Boardman Acquisition LLC v. Dept. of Rev.

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Justia Opinion Summary

This case involved ad valorem property taxes: the land at issue had been exempted from some property taxes because it was specially assessed as nonexclusive farm use zone farmland. When that special assessment ends, the property ordinarily has an additional tax levied against it. The question here was whether an exception created by ORS 308A.709(5) applied to excuse the payment of that additional tax. The Tax Court agreed with the Department of Revenue and concluded that the exception was not available. The Port of Morrow appealed. The Oregon Supreme Court concluded that the statutory text on which this case turned, “the date the disqualification [from special assessment] is taken into account on the assessment and tax roll,” meant the date the disqualification became effective on the assessment and tax roll. As a result of that holding, the Supreme Court affirmed.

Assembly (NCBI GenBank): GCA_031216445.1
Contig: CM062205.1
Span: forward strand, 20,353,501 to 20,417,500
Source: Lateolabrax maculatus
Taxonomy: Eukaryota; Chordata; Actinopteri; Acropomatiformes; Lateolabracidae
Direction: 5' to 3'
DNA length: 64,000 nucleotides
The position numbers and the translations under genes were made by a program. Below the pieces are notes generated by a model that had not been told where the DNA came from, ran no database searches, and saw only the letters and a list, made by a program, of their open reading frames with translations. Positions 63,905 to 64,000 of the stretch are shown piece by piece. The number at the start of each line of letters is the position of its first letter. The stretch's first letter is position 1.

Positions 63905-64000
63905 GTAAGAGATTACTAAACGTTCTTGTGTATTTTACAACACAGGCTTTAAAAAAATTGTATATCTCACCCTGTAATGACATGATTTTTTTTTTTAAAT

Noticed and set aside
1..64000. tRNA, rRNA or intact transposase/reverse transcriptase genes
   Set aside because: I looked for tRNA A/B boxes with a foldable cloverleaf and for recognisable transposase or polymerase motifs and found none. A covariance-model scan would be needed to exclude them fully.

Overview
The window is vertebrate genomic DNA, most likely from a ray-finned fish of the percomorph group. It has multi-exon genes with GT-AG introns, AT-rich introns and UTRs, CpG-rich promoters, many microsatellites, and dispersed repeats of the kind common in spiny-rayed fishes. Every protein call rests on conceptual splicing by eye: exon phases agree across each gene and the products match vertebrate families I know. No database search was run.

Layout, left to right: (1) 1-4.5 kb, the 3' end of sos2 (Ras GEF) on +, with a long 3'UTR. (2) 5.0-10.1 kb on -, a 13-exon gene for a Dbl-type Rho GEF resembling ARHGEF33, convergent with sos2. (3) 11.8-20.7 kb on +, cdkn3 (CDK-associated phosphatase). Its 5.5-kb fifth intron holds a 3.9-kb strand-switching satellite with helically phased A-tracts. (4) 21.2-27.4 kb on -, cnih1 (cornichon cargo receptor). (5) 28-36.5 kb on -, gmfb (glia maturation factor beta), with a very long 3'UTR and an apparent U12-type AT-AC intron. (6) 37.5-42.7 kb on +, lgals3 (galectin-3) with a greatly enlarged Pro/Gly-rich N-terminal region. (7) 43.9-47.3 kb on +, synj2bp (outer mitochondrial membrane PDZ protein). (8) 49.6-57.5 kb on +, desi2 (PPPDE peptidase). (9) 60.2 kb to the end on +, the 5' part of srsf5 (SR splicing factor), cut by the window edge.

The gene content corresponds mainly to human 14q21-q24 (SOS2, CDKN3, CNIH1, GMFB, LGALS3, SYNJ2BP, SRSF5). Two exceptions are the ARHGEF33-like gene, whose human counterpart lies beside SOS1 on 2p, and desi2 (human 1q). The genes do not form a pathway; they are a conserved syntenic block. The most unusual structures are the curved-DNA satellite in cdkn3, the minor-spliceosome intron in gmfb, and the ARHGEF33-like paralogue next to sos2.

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440 May 11, 2017 No. 27 IN THE SUPREME COURT OF THE STATE OF OREGON BOARDMAN ACQUISITION, LLC, a Delaware limited liability company, Plaintiff, v. DEPARTMENT OF REVENUE, State of Oregon, Defendant. PORT OF MORROW, Plaintiff-Appellant, v. DEPARTMENT OF REVENUE, State of Oregon, Defendant-Respondent, and MORROW COUNTY ASSESSOR, Defendant. (TC-RD 5209, 5249; SC S063682) On appeal from the Oregon Tax Court.* Henry C. Breithaupt, Judge. Argued and submitted January 12, 2017. W. Michael Gillette, Schwabe Williamson & Wyatt PC, Portland, argued the cause and filed the briefs for the appellant. Also on the briefs were Jordon R. Silk and Dan Eller. Paul L. Smith, Deputy Solicitor General, Salem, argued the cause and filed the brief for respondent. Also on the brief were Ellen F. Rosenblum, Attorney General, and Benjamin Gutman, Solicitor General. Before Balmer, Chief Justice, and Kistler, Walters, Landau, Brewer, Nakamoto, and Flynn, Justices.** ______________ **  22 OTR 183 (2015). **  Baldwin, J., retired March 31, 2017, and did not participate in the decision of this case. Cite as 361 Or 440 (2017) 441 BALMER, C. J. The judgment of the Tax Court is affirmed. Case Summary: In an ad valorem property tax case, the land at issue had been exempted from some property taxes because it was specially assessed as nonexclusive farm use zone farmland. When such a special assessment ends, the property ordinarily has an additional tax levied against it. The Port of Morrow had owned property that was disqualified from special assessment, which it then sold to a private party, Boardman Acquisition, LLC. The additional tax was assessed against the property, and the port sought a refund, contending that ORS 308A.709(5) applied to eliminate the additional tax. Held: (1) the statutory text “the date the disqualification [from special assessment] is taken into account on the assessment and tax roll,” ORS 308A.709, means the date the disqualification becomes effective on the assessment and tax roll; and (2) on the date the disqualification became effective on the assessment and tax roll here, the land did not meet the requirements of ORS 308A.709(5). The judgment of the Tax Court is affirmed. 442 Boardman Acquisition LLC v. Dept. of Rev. BALMER, C. J. This case involves ad valorem property taxes. The land at issue had been exempted from some property taxes because it was specially assessed as nonexclusive farm use zone farmland under ORS 308A.068 (2013).1 As we will explain, when that special assessment ends, the property ordinarily has an additional tax levied against it. The question here is whether an exception created by ORS 308A.709(5) applies to excuse the payment of that additional tax. The Tax Court agreed with the Department of Revenue and concluded that the exception was not available. Boardman Acquisition LLC v. Dept. of Rev., 22 OTR 183 (2015). The Port of Morrow appeals. As we will explain, we conclude that the statutory text on which this case turns— “the date the disqualification [from special assessment] is taken into account on the assessment and tax roll,” ORS 308A.709(5)—means the date the disqualification becomes effective on the assessment and tax roll. As a result of that holding, we affirm. I.  OVERVIEW OF LAW Before considering the facts at issue here, it is helpful to first outline farmland special assessments generally. At its core, the farmland special assessment changes how the land is valued for tax purposes. Ordinarily, “[t]he real market value of property is the starting point for determining the amount of property tax.” Dept. of Rev. v. River’s Edge Investments, LLC, 359 Or 822, 825, 377 P3d 540 (2016) (citation and footnote omitted). In the case of farmland, however, the legislature explained that it did not want farmland to be valued at its real market value using “market data from sales for investment or other purposes not connected with bona fide farm use,” because doing so would “encourage[  the conversion of agricultural land to other ] uses.” ORS 308A.050. Accordingly, the legislature stated that it intended that “bona fide farm properties be assessed for ad valorem property tax purposes at a value that is exclusive of values attributable to urban influences or speculative purposes.” Id. 1   Except when expressly noted, all statutory references are to the 2013 version of the Oregon Revised Statutes. Cite as 361 Or 440 (2017) 443 To carry out that purpose, the legislature directed that property that qualifies for the farmland special assessment be valued using the income approach, not by examining comparable sales. See ORS 308A.092(2) (“The values for farm use of farmland shall be determined utilizing an income approach[,]” with the capitalization rate derived from loans on farm properties.). The special assessment thus allows a taxpayer to avoid some property taxes, because the property is valued for tax purposes at less than its real market value. The avoided taxes remain a potential liability on the property, however, should the land lose its qualification for the special assessment. When specially assessed property is disqualified, the taxes that had been avoided for up to five years (in the case of farmland not zoned exclusively for farm use) are added to the next assessment and tax roll. ORS 308A.703(2), (3)(d)(A) (specifying period is lesser of five years or the actual period the land qualified for special assessment).2 The statutes describe the avoided taxes added onto the roll as the “additional tax.” The additional tax is not assessed in some limited circumstances. This case turns on whether the exception set out in ORS 308A.709(5) applies to the land at issue here.   ORS 308A.703 provides in part: “(1) This section applies to land upon the land’s disqualification from special assessment under any of the following sections: “* * * * * “(b)  Nonexclusive farm use zone farmland under ORS 308A.116[.] “* * * * * “(2)  Following a disqualification listed in subsection (1) of this section, an additional tax shall be added to the tax extended against the land on the next assessment and tax roll *  *. The additional tax shall be equal to the *  difference between the taxes assessed against the land and the taxes that would otherwise have been assessed against the land, for each of the number of years determined under subsection (3) of this section. “(3) The number of years for which additional taxes shall be calculated shall equal the lesser of the number of consecutive years the land had qualified for the special assessment program for which disqualification has occurred or: “* * * * * “(d)  Five years, in the case of: “(A)  Nonexclusive farm use zone farmland[.]” 2 444 Boardman Acquisition LLC v. Dept. of Rev. ORS 308A.709, which lists the situations in which the additional tax is eliminated, provides: “Notwithstanding that land may have been disqualified from special assessment, no additional taxes may be imposed under ORS 308A.703 if, as of the date the disqualification is taken into account on the assessment and tax roll, the land is any of the following: “* * * * * “(5)  Public property that was leased or rented to a taxable owner as described in ORS 307.110 at the time of disqualification, and the reason for the disqualification was the termination of the lease under which the land was assessed.” This case turns on which particular date is meant by the phrase “the date the disqualification [was] taken into account on the assessment and tax roll.” The port argues that, on that date as correctly understood, the property was still owned by the port and therefore was “public property.” Because the other conditions of the statute also had been met, the port asserts that under the statute, “no additional taxes may be imposed.” The department counters that the port incorrectly identifies the date on which the disqualification was taken into account on the assessment and tax roll. As of the correct date, the department argues, the property was owned by a private entity and was no longer “public property.” For that reason, it asserts, the additional tax was properly imposed. II. FACTS The Tax Court granted summary judgment in favor of the department based on stipulated facts, which we summarize here. At issue are taxes on two adjacent lots for the tax year 2013-14. For at least five years before that time, the Port of Morrow had owned that property and had leased it to a tenant. The tenant was subject to property tax. See ORS 307.110. The tenant qualified the property for special assessment as nonexclusive farm use zone farmland under ORS 308A.068. Effective August 6, 2012, the port and the tenant cancelled the lease. The port notified the county assessor of Cite as 361 Or 440 (2017) 445 the lease termination on August 7. In doing so, it asked the county assessor to disqualify the property from special farm use and special assessment. See ORS 308A.116(1)(a) (specially assessed property may be disqualified on “request” of the taxpayer). The assessor’s staff responded by email the same day: “This [disqualification] will be processed for 1/1/13, it is too late to process a [disqualification] for the current year. We are in the middle of a computer software change here and things are pretty hectic *  * so I won’t be processing *  this until later this fall but go ahead and send the official request letter[.]” Four days after the lease was cancelled—on August 10, 2012—the port sold the property to Boardman Acquisition (Boardman). There is no contention that Boardman qualified the property for this special assessment (or any other). The sale contract required the port to pay any additional taxes assessed against the property because of the termination of the prior lease and the end of the special assessment. In May 2013, the county assessor sent a notice of disqualification to Boardman. The notice stated that the additional tax incurred by the prior tenant, $127,270.61, would be added to the 2013-14 tax year. Pursuant to its contract with Boardman, the port paid those taxes. The port sought a refund of the taxes that it paid on behalf of Boardman. The county assessor denied the refund. The matter proceeded through the Magistrate Division of the Oregon Tax Court to the Regular Division, where the parties filed opposing motions for summary judgment. The Regular Division (the Tax Court) granted summary judgment for the department. The Tax Court began with the statutory text, which eliminates the additional tax only “ ‘if, as of the date the disqualification is taken into account on the assessment and tax roll, the land is’  “  ” ‘[p]ublic property’  that had previously ” been leased to a taxable party and disqualified by the lease termination. 22 OTR at 190 (emphasis in original; additional emphasis deleted; quoting ORS 308A.709(5)). From that, the court concluded that it had to determine the date on which the disqualification had been “taken into account 446 Boardman Acquisition LLC v. Dept. of Rev. on the assessment and tax roll,” so that it could determine whether the land, at that particular point in time, met the conditions of ORS 308A.709(5): that it was, at that time, public property that previously had been leased to a taxable owner and the special assessment for which had been disqualified by termination of lease. 22 OTR at 190. Based on ORS 308A.068(3) (which we will discuss shortly), the court held that the disqualification was not “taken into account on the assessment and tax roll” until January 1, 2013. 22 OTR at 191. Because the land was not “public property” on January 1—Boardman had bought the property nearly four months earlier—the requirements of ORS 308A.709(5) had not been met. Therefore, the exception did not apply, and the additional tax was properly assessed against the property. 22 OTR at 191-92. III. DISCUSSION Throughout this opinion, we refer to the port as if it were the taxpayer. We emphasize, however, that the port’s liability is through its agreement with Boardman to pay any additional taxes due because of the disqualification. See ORS 307.090(1) (generally, ports not liable for property taxes). A.  Statutory Text and Context The text of the exception at issue here, ORS 308A.709, provides, in part: “Notwithstanding that land may have been disqualified from special assessment, no additional taxes may be imposed under ORS 308A.703 if, as of the date the disqualification is taken into account on the assessment and tax roll, the land is any of the following: “* * * * * “(5)  Public property that was leased or rented to a taxable owner as described in ORS 307.110 at the time of disqualification, and the reason for the disqualification was the termination of the lease under which the land was assessed.” The parties do not dispute that the conditions listed in paragraph (5) were all met at some point in time—that is, that the property was public property, that it had been leased Cite as 361 Or 440 (2017) 447 to a taxable owner and qualified for a special assessment, and that the property became disqualified for that special assessment because of the termination of the lease. The parties also appear to agree that, if all those conditions are met “as of the date the disqualification is taken into account on the assessment and tax roll,” then “no additional taxes may be imposed under ORS 308A.703.” The issue before us, then, is to determine what that particular date is. To do so, we must determine what is meant by “the date the disqualification is taken into account on the assessment and tax roll.” That phrase contains two technical terms or concepts that we will review before considering the phrase as a whole. 1.  Assessment and Tax Roll We begin with the phrase “the assessment and tax roll.” The “assessment roll” is “a full and complete record of the assessment of the taxable property for each year as of January 1, at 1:00 a.m. of the assessment year.” ORS 308.210(1).3 That date—January 1, at 1:00 a.m.—is defined to be the “assessment date.” See ORS 308.007(1)(a) (“  ‘Assessment date’ means the day of the assessment year on which property is to be assessed under ORS 308.210[.]”). The effective date for the assessment roll corresponds with the definition of “assessment year.” The assessment year is defined as the calendar year, and thus begins on January 1. See ORS 308.007(1)(b). The “assessment” roll becomes the “tax roll” when the assessor gives it to the tax collector for tax statements to be mailed in October. See ORS 311.115 (“The assessor shall deliver the roll to the tax collector each year at such time as the assessor and the tax collector agree is necessary to enable the mailing of tax statements on or before October 25. *  * The assessment roll thereafter shall be a tax roll.”). *  While the assessment year is the calendar year, the “tax year” is shifted six months forward and begins on July 1. See ORS 308.007(1)(c), (2). The question is whether the additional tax should have been imposed for the assessment year 2013 and the corresponding tax year 2013-14.   The formal contents of the assessment roll are specified in ORS 308.215. 3 448 Boardman Acquisition LLC v. Dept. of Rev. Substantively, the assessment roll and the tax roll are not truly separate documents. See ORS 308.217(1) (“For purposes of assessment and taxation, the assessment roll and the tax roll of each county shall be deemed one continuous record.”).4 The purpose of the assessment and tax roll simply changes over time—specifically, the assessment roll becomes the tax roll when the assessor transfers it to the tax collector. See ORS 311.115 (delivery transforms assessment roll into tax roll). The legislature routinely uses “assessment and tax roll” in the singular in ORS 308A.709 and elsewhere.5 Numerous statutes also specifically refer to the assessor making an entry on “the assessment and tax roll,” implying again that it is a single document. E.g., ORS 308A.083 (“the county assessor shall enter on the assessment and tax roll”); ORS 308A.089 (“the officer in charge of the assessment and tax roll” must “correct the current assessment and tax roll”); ORS 308A.362(6) (“the assessor shall indicate on the assessment and tax roll”). Because we understand “the assessment and tax roll” to be a single record in a legal sense, we refer to it in the singular. 2.  Disqualification “Disqualification” is a complex concept, describing something that happens on the termination of the special assessment. ORS 308A.116 lists the events that terminate the special assessment applicable to this particular property: “(1)  Nonexclusive farm use zone farmland qualified for special assessment under ORS 308A.068 shall be disqualified from such special assessment upon: 4   Although the assessment roll and tax roll are deemed to be the same at a substantive content level, that is not necessarily true at the level of the physical documents themselves. The actual form of the assessment roll may or may not be separate from the tax roll: “The records constituting the assessment roll may be combined with or separated from the records constituting the tax roll. The records constituting each roll may be divided, for convenience, between the assessor’s office and the tax collector’s office, with or without duplication in whole or in part in either office.” ORS 308.217(2). For that matter, the rolls need not be paper; they may also be in electronic or other format. ORS 308.217(1). 5   See, e.g., ORS 311.205(1) (“After the assessor certifies the assessment and tax roll to the tax collector”); ORS 311.206(2) (“When taxes for a single tax year are added to an assessment and tax roll”). Cite as 361 Or 440 (2017) 449 “(a)  Notification by the taxpayer to the assessor to remove the special assessment; “(b)  Sale or transfer to an ownership making it exempt from ad valorem property taxation; “(c)  Removal of the special assessment by the assessor upon the discovery that the land is no longer in farm use for failure to meet the income requirements under ORS 308A.071 or is no longer in farm use; or “(d)  The act of recording a subdivision plat under the provisions of ORS chapter 92.” Here, the disqualification occurred under subsection (1)(a): The port gave notice to the assessor to remove the special assessment. It is apparent from the stipulated facts that the disqualification was appropriate because, with the termination of the lease, the property no longer qualified for special assessment. The date on which disqualification occurs serves only a limited purpose: to determine the tax year in which the disqualification will have an effect. The general provisions regarding the effective date of disqualification are found in ORS 308A.068(3). That subsection provides: “Whether farmland qualifies for special assessment under this section shall be determined as of January 1 of the assessment year. However, if land so qualified becomes disqualified prior to July 1 of the same assessment year, the land shall be valued under ORS 308.232, at its real market value as defined by law without regard to this section, and shall be assessed at its assessed value under ORS 308.146 or as otherwise provided by law. If the land becomes disqualified on or after July 1, the land shall continue to qualify for special assessment as provided in this section for the current tax year.” That statute functionally prescribes that the special assessment will apply only to whole tax years. As discussed above, the actual date of disqualification matters only as to whether it is before or after July 1; that will determine the year in which the special assessment ends and the additional tax, if any, is imposed. If the disqualification occurs before July 1, then the property does not receive a special assessment for that year at all; it is valued as if there had 450 Boardman Acquisition LLC v. Dept. of Rev. been no special assessment. If the disqualification occurs on or after July 1, by contrast, then the property receives the special assessment “for the current tax year.” Thus, the special assessment found on the assessment and tax roll on July 1 will continue until the following June 30.6 A hypothetical with dates may be useful. Suppose that a piece of property was qualified for special assessment during 2011 and effective as of January 1, 2012. The property thus would ordinarily be specially assessed for tax year 2012-13. If the property became disqualified before July 1, 2012—that is, before tax year 2012-13 began—then the property would not be specially assessed for tax year 2012-13. However, if the property became disqualified on or after July 1, 2012—that is, after tax year 2012-13 had begun—then the property would receive the special assessment “for the current tax year.” The property would remain specially assessed for the 2012-13 tax year. The disqualification would have effect beginning the following tax year, 2013-14, which starts July 1, 2013. ORS 308A.068(3) also indicates when the disqualification will become effective on the assessment and tax roll. When property is disqualified from special assessment before July 1, the statute indicates that there is no special assessment for the tax year beginning July 1. By implication, then, the special assessment must be removed from the tax roll effective July 1. When property is disqualified from special assessment on or after July 1, then the special assessment will continue through the end of the tax year (the following June 30). By implication, then, the disqualification would be effective on the assessment roll for the next tax year, and the assessment date for that assessment roll would be the following January 1. 6   That understanding of the statute also accords the department’s administrative rule, although the rule does not control the statute’s meaning. OAR 150308-1040 provides: “(2)  Qualification and Disqualification Dates: “(a)  To be entitled to farm use assessment, land must be qualified as of January 1 each year. * * * “(b) All farm use disqualification takes effect July 1 following the disqualification.” Cite as 361 Or 440 (2017) 451 3.  Analysis of Text and Context In the context of ORS 308A.709, there would appear to be three possible dates on which one could say that the disqualification has been “taken into account” on the assessment and tax roll: the date the assessor learns of the disqualification, the date the assessor enters the disqualification on the roll, or the date that the disqualification becomes effective on the roll. The port argues for the date the assessor learns of the disqualification. The department maintains that it is the date the disqualification becomes effective. Neither party here argues for the date being the date of entry on the roll. The entry on the roll appears to be an entirely ministerial task that need not occur at any particular time. Here, for example, the assessor’s staff indicated that the entry would not be made “until later in the fall.” No one asserts that the assessor lacked authority to make that entry on some future date after the assessor had received notice of the disqualification. The port asserts that the relevant date is the date the assessor learns of the disqualification. It maintains that the assessment date, January 1 at 1:00 a.m., is simply an arbitrary point in time that does not limit in any way when the assessor collects the information needed for the assessment and tax roll. Because the assessor collects information throughout the year, the port maintains, we should treat the assessor’s knowledge of the disqualification as the equivalent of the disqualification being “taken into account on the assessment and tax roll.” We are not persuaded. The statutory text explicitly goes beyond mere notice to the assessor. By referring to when the disqualification is “taken into account,” the statute appears to require the assessment and tax roll, at a minimum, to reflect the disqualification in some way. The port’s interpretation, by contrast, does not require the disqualification to be connected to the roll at all. The facts here are illustrative: The assessor’s staff told the port that the disqualification would not be entered on the assessment and tax roll until “later this fall”—an entry that, regardless of when it was actually made, would only become effective on the assessment roll as of January 1, 2013, and would only 452 Boardman Acquisition LLC v. Dept. of Rev. affect the property tax for tax year 2013-14, beginning the following July. We cannot fairly say that a disqualification has been “taken into account on the assessment and tax roll” when the assessor has taken no steps to cause the roll to reflect the disqualification. The port asserts that the prior version of the statute would have eliminated the additional tax based on notice to the assessor, and that the legislature, when it adopted the present version of ORS 308A.709(5), did not intend to change that prior law. In our view, however, the prior version of the statute confirms our conclusion from the text. As we will explain, the change to the prior statute indicates the legislature’s intent to move away from using the date of notice to the assessor. The port correctly notes that the wording of ORS 308A.709 derived in part from the wording of former ORS 308.396(2) and (3). The text of former ORS 308.396 (1997) provided: “(2)  No additional tax shall be collected * * * upon land described in ORS 270.100 to 270.190, upon land acquired under ORS 390.121 or upon land acquired for wildlife management purposes under ORS 496.146 that has received special assessment as farmland under ORS 308.370, special assessment under ORS 307.110 or special assessment as forestland or small tract under ORS chapter 321 when the lease under which the land was assessed is terminated. “(3)  Subsection (2) of this section applies to all land described therein upon notice to the county assessor by the Oregon Department of Administrative Services, the State Parks and Recreation Department or the State Department of Fish and Wildlife regardless of when the assessment was made or the lease terminated.” (Emphasis added.) The port is thus correct that that prior statute expressly made the exception to the additional tax depend on the date of notice to the assessor. The current statute, however, makes the exception depend on “the date the disqualification is taken into account on the assessment and tax roll.” By rewriting the condition so completely, the legislature seems to have decided to change the criteria from the Cite as 361 Or 440 (2017) 453 assessor receiving notice of the disqualification, and instead focusing on a more direct relationship between the disqualification and the assessment and tax roll. See, e.g., Fifth Avenue Corp. v. Washington County, 282 Or 591, 597-98, 581 P2d 50 (1978) (“In the construction of amendatory acts, it is presumed that material changes in language create material changes in meaning.”). The legislative history of the current statute, ORS 308A.709, does not enlighten us about the legislature’s subjective intent in changing that wording. The history does show, however, that—contrary to the port’s argument—the legislature knew that it was making substantive changes to the law.7 The remaining possible meaning for “the date the disqualification is taken into account on the assessment and tax roll” is the date the disqualification becomes effective on the assessment and tax roll. That understanding gives effect to the requirement that the disqualification must have been “taken into account on the assessment and tax roll”: the roll not only shows the disqualification, but it also gives legal effect to the disqualification. That understanding also recognizes that, prior to the effective date on the roll, the assessor may add or remove a disqualification from the roll without any apparent legal consequence. As we have explained, the date on which the disqualification becomes effective on the roll does depend on when 7  ORS 308A.709 was adopted as part of Senate Bill 248, a comprehensive attempt to organize the farm use special assessment statutes. See Exhibit 5, Senate Revenue Committee, SB 248, Feb 9, 1999 (presented by Gary Wright, Department of Revenue). The working group that drafted the measure had agreed that there would be “no change in policy,” and the group represented that it had not made any policy-level changes. Exhibit 8, House Revenue Committee, SB 248, May 6, 1999 (written testimony of Don Schellenberg, Associate Director of Governmental Affairs, Oregon Farm Bureau (emphasis added)). The history leaves no doubt, however, that Senate Bill 248 did make “substantive changes” to the law. See Exhibit 5, Senate Revenue Committee, SB 248, Feb 9, 1999 (presented by Gary Wright, Department of Revenue) (“The proposed bill makes the following substantive changes to existing farm special assessment statutes,” and listing seven); see also Exhibit 5, Senate Revenue Committee, SB 248, Mar 15, 1999 (revenue impact statement) (“This measure reorganizes the farm use statutes but do[es] not change existing law significantly”; bill’s intent “was to make the laws more accessible for the users without substantial changes to the law” (emphases added)). 454 Boardman Acquisition LLC v. Dept. of Rev. disqualification occurs. As provided in ORS 308A.068(3), a disqualification that occurs between January 1 and June 30 becomes effective on the assessment and tax roll as of July 1. A disqualification that occurs between July 1 and December 31 will not affect the taxes due until the following July 1. In the latter case, however, the disqualification will become effective on the assessment and tax roll as of January 1 at 1:00 a.m., the assessment date. See ORS 308.210(1). Once the disqualification becomes effective on the roll (either on January 1, the effective date of the assessment roll generally, or July 1, when the assessment roll becomes effective as the tax roll for the tax year), then the disqualification has been “taken into account” on the assessment and tax roll. B.  Application to This Case With that, we return to the issue in this case: On the facts here, what is “the date the disqualification is taken into account on the assessment and tax roll”? For the port to succeed in this appeal, we would have to conclude that the disqualification was “taken into account on the assessment and tax roll” between August 7 (the date it gave notice to the assessor to remove the disqualification) and August 10 (the date that it sold the property to Boardman). The only possible interpretation of ORS 308A.709(5) that would fit that narrow framework is the date that the port gave notice to the assessor. We have rejected the port’s argument to that effect. Accordingly, we affirm the Tax Court’s result. We also conclude that the Tax Court’s reasoning was sound. We have determined that “the date the disqualification is taken into account on the assessment and tax roll” means the date the disqualification becomes effective on the roll. Because the disqualification here occurred after July 1, the disqualification itself did not affect the assessment roll for assessment year 2012, or the tax roll for tax year 2012-13. See ORS 308A.068(3). The assessor entered the data on the assessment roll at some point after August 7, but the entry did not cause the disqualification to become Cite as 361 Or 440 (2017) 455 effective. The disqualification became effective on the assessment roll on January 1, 2013. See ORS 308.210(1). On that date, the land did not meet the requirements for eliminating the additional tax under ORS 308A.709(5), because by that date it was owned by Boardman, not the port. Accordingly, we conclude that the Tax Court correctly granted summary judgment for the department. The judgment of the Tax Court is affirmed.